Huawei has defended the security of its solar inverters in the wake of calls from a group of US senators for them to be removed from use in the States.
“We write to express our concern over the national security threat products manufactured by Huawei Technologies Co., Ltd. (Huawei) pose to our nation’s critical energy infrastructure. We understand that Huawei, the world’s largest manufacturer of solar inverters, is attempting to access our domestic residential and commercial markets,” states the letter. “Congress recently acted to block Huawei from our telecommunications equipment market due to concerns with the company’s links to China’s intelligence services. We urge similar action to protect critical US electrical systems and infrastructure.”
In a statement sent to PV Tech, Huawei said its inverters complied with all cybersecurity requirements.
“As a global leading ICT and Network Energy solutions provider, Huawei is fully aware of the importance of cybersecurity,” it said.
“So far, our products and solutions have been safely and stably used in more than 40 countries, and have won the trust of tens of thousands customers around the world. We have never received any cybersecurity allegations by our customers.
“Huawei commits to providing customers with high-quality products and services. At present, the quality and reliability of Huawei Solar inverters are higher than the industry average standard. The Solar products and solutions Huawei is selling in the United States are in compliance with local US cybersecurity rules.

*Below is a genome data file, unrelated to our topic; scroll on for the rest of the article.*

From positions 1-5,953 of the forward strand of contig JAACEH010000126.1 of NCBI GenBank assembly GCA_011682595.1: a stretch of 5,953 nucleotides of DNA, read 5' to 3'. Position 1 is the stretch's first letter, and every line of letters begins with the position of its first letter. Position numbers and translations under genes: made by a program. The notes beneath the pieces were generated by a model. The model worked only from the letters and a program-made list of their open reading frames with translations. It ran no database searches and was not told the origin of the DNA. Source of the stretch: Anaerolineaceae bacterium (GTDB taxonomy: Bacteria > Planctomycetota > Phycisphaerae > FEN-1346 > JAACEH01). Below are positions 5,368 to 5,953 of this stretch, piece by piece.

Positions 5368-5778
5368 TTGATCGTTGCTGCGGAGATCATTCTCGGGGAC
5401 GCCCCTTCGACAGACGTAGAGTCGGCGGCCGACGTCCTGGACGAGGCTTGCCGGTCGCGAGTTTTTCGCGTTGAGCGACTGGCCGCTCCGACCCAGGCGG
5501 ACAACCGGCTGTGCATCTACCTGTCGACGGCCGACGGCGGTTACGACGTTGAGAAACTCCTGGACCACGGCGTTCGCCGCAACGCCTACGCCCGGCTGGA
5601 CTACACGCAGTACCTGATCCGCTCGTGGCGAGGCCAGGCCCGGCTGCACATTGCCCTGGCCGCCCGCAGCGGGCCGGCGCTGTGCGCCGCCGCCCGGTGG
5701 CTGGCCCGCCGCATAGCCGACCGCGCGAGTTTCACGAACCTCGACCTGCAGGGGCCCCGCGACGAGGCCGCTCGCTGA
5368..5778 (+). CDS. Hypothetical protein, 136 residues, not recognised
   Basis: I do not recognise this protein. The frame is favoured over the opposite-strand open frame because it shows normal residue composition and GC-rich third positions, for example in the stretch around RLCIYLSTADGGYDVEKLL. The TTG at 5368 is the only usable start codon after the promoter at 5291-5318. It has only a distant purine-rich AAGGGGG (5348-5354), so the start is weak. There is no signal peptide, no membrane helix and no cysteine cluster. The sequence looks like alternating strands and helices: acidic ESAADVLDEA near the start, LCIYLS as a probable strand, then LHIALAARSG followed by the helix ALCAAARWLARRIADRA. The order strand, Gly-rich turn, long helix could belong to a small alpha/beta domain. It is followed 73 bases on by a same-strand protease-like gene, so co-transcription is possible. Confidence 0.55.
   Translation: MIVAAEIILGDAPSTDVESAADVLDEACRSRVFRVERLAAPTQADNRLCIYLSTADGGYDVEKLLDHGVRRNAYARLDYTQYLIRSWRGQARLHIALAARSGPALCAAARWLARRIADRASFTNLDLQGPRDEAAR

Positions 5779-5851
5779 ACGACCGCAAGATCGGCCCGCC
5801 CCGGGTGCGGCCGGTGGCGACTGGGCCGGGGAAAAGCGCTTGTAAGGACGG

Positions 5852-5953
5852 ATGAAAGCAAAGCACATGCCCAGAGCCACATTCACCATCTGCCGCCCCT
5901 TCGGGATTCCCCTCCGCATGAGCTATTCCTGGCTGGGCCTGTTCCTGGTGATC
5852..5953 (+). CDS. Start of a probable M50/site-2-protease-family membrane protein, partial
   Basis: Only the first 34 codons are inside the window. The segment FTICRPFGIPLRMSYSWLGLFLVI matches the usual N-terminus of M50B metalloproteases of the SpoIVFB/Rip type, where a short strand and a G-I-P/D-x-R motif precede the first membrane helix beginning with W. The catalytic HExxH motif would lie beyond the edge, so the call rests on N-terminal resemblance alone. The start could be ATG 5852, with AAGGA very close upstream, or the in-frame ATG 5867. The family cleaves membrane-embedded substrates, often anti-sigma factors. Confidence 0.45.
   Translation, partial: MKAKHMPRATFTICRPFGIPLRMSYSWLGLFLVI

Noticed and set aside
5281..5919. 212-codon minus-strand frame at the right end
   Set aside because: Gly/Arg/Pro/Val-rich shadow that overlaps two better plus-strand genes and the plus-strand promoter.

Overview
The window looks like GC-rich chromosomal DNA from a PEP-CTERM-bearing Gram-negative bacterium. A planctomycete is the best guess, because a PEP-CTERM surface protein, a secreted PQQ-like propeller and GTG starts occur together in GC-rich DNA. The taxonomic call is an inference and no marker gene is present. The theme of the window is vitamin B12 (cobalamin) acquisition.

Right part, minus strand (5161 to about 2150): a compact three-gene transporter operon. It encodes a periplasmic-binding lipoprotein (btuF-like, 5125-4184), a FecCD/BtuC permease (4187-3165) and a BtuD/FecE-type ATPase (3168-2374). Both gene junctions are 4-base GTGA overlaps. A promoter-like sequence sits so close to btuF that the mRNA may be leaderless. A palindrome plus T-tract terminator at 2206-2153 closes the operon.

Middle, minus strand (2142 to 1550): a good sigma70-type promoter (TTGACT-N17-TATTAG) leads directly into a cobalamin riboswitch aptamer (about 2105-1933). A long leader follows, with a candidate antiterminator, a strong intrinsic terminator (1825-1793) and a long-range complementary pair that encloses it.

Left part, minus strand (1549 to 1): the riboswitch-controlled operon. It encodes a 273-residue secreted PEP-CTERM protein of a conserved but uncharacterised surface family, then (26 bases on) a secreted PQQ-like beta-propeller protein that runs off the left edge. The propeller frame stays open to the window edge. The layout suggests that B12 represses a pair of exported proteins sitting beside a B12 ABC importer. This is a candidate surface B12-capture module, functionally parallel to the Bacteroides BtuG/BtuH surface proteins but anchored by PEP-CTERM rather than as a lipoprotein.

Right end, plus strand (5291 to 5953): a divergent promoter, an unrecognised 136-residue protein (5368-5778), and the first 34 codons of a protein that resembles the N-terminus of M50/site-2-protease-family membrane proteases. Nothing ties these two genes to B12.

“Cybersecurity and privacy protection are customers’ basic demands and a core value Huawei creates for the customers. Huawei has clearly defined cybersecurity and privacy protection as the company's highest priority to protect customers' cybersecurity and ensure the secure and stable development of customers around the world.
“Huawei complies with all applicable laws and regulations where it operates, including applicable export control and sanction laws and regulations of the UN, US and EU.”
Willem Westerhof is an ethical hacker and public speaker with the Dutch digital security firm Qbit and has previously uncovered vulnerabilities in solar modules.
“There are many ways an attacker can target electricity grids. Some attack vectors, however, are more feasible than others,” he told PV Tech. “An attacker often thinks in scenarios: they want to achieve a certain goal such as causing a blackout or obtaining money etc. Any device within the electricity grid, that is capable of aiding in such a scenario, can be targeted by an attacker. This is in no way limited to solar inverters,” said Westerhof.
“By conducting a hardware ban, it is possible to stop widespread use of devices that are deemed ‘untrustworthy’ by the ones who set up the hardware ban. The ban ensures, if properly enforced, that an attack targeting an electrical grid via the ‘untrustworthy’ device is no longer a feasible attack vector. Whether this ban actually stops a determined and sophisticated attacker depends on the security level of all remaining systems that have not been banned.”
“A hardware ban does not necessarily stop a determined and sophisticated hacker. Any hardware from any vendor can be targeted and attacked by a malicious attacker. Whether this attack is successful or not, depends on the security level of the attacked device. It is, however, possible for hardware to have vulnerabilities present due to a lack of testing, or due to the deliberate creation of backdoors. A ban on specific hardware is more of a reflection on how much trust an entity is willing to put in another entity,” he added.